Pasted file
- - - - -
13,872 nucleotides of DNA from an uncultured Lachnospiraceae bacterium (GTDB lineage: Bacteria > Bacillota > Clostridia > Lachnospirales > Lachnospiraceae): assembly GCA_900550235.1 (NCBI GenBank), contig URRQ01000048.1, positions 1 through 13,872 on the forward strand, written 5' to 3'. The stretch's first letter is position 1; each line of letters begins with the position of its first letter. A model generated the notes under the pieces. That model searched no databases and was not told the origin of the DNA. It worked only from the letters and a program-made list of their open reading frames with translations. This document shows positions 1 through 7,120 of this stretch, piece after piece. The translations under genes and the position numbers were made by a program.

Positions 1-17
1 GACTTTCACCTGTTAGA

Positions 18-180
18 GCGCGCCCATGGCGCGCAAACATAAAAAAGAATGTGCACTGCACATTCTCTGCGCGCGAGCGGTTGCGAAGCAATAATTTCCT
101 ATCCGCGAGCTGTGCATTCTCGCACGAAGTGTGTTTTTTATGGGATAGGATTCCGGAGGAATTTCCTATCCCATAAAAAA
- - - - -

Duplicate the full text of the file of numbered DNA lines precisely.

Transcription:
13,872 nucleotides of DNA from an uncultured Lachnospiraceae bacterium (GTDB lineage: Bacteria > Bacillota > Clostridia > Lachnospirales > Lachnospiraceae): assembly GCA_900550235.1 (NCBI GenBank), contig URRQ01000048.1, positions 1 through 13,872 on the forward strand, written 5' to 3'. The stretch's first letter is position 1; each line of letters begins with the position of its first letter. A model generated the notes under the pieces. That model searched no databases and was not told the origin of the DNA. It worked only from the letters and a program-made list of their open reading frames with translations. This document shows positions 1 through 7,120 of this stretch, piece after piece. The translations under genes and the position numbers were made by a program.

Positions 1-17
1 GACTTTCACCTGTTAGA

Positions 18-180
18 GCGCGCCCATGGCGCGCAAACATAAAAAAGAATGTGCACTGCACATTCTCTGCGCGCGAGCGGTTGCGAAGCAATAATTTCCT
101 ATCCGCGAGCTGTGCATTCTCGCACGAAGTGTGTTTTTTATGGGATAGGATTCCGGAGGAATTTCCTATCCCATAAAAAA